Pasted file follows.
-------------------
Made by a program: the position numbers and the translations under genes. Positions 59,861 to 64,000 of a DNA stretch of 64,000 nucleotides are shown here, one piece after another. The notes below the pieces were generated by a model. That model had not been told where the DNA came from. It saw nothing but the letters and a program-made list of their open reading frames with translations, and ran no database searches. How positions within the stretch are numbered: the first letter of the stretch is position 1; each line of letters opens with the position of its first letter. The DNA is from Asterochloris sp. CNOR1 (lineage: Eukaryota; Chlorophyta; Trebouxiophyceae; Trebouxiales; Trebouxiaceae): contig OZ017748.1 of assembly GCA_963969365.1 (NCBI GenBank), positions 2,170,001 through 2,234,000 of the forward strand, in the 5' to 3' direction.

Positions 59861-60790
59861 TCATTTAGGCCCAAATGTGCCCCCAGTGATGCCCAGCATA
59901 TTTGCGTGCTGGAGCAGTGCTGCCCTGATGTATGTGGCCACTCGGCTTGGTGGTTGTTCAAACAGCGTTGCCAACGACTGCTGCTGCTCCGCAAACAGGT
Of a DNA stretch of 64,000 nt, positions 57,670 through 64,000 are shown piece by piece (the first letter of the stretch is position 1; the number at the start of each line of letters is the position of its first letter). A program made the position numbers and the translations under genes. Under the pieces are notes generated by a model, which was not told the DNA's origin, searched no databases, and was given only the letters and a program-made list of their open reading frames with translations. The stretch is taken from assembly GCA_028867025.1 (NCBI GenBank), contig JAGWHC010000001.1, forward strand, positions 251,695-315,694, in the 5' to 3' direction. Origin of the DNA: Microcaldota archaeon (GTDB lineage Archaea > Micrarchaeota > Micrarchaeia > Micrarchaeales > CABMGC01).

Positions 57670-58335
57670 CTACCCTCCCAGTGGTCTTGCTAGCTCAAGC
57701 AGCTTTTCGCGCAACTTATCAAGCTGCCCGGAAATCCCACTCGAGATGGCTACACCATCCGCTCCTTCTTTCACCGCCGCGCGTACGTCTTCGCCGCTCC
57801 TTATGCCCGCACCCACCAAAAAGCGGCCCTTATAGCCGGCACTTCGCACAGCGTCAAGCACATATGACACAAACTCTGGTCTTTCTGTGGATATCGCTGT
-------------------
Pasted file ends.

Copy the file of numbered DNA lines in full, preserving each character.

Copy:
Made by a program: the position numbers and the translations under genes. Positions 59,861 to 64,000 of a DNA stretch of 64,000 nucleotides are shown here, one piece after another. The notes below the pieces were generated by a model. That model had not been told where the DNA came from. It saw nothing but the letters and a program-made list of their open reading frames with translations, and ran no database searches. How positions within the stretch are numbered: the first letter of the stretch is position 1; each line of letters opens with the position of its first letter. The DNA is from Asterochloris sp. CNOR1 (lineage: Eukaryota; Chlorophyta; Trebouxiophyceae; Trebouxiales; Trebouxiaceae): contig OZ017748.1 of assembly GCA_963969365.1 (NCBI GenBank), positions 2,170,001 through 2,234,000 of the forward strand, in the 5' to 3' direction.

Positions 59861-60790
59861 TCATTTAGGCCCAAATGTGCCCCCAGTGATGCCCAGCATA
59901 TTTGCGTGCTGGAGCAGTGCTGCCCTGATGTATGTGGCCACTCGGCTTGGTGGTTGTTCAAACAGCGTTGCCAACGACTGCTGCTGCTCCGCAAACAGGT
Of a DNA stretch of 64,000 nt, positions 57,670 through 64,000 are shown piece by piece (the first letter of the stretch is position 1; the number at the start of each line of letters is the position of its first letter). A program made the position numbers and the translations under genes. Under the pieces are notes generated by a model, which was not told the DNA's origin, searched no databases, and was given only the letters and a program-made list of their open reading frames with translations. The stretch is taken from assembly GCA_028867025.1 (NCBI GenBank), contig JAGWHC010000001.1, forward strand, positions 251,695-315,694, in the 5' to 3' direction. Origin of the DNA: Microcaldota archaeon (GTDB lineage Archaea > Micrarchaeota > Micrarchaeia > Micrarchaeales > CABMGC01).

Positions 57670-58335
57670 CTACCCTCCCAGTGGTCTTGCTAGCTCAAGC
57701 AGCTTTTCGCGCAACTTATCAAGCTGCCCGGAAATCCCACTCGAGATGGCTACACCATCCGCTCCTTCTTTCACCGCCGCGCGTACGTCTTCGCCGCTCC
57801 TTATGCCCGCACCCACCAAAAAGCGGCCCTTATAGCCGGCACTTCGCACAGCGTCAAGCACATATGACACAAACTCTGGTCTTTCTGTGGATATCGCTGT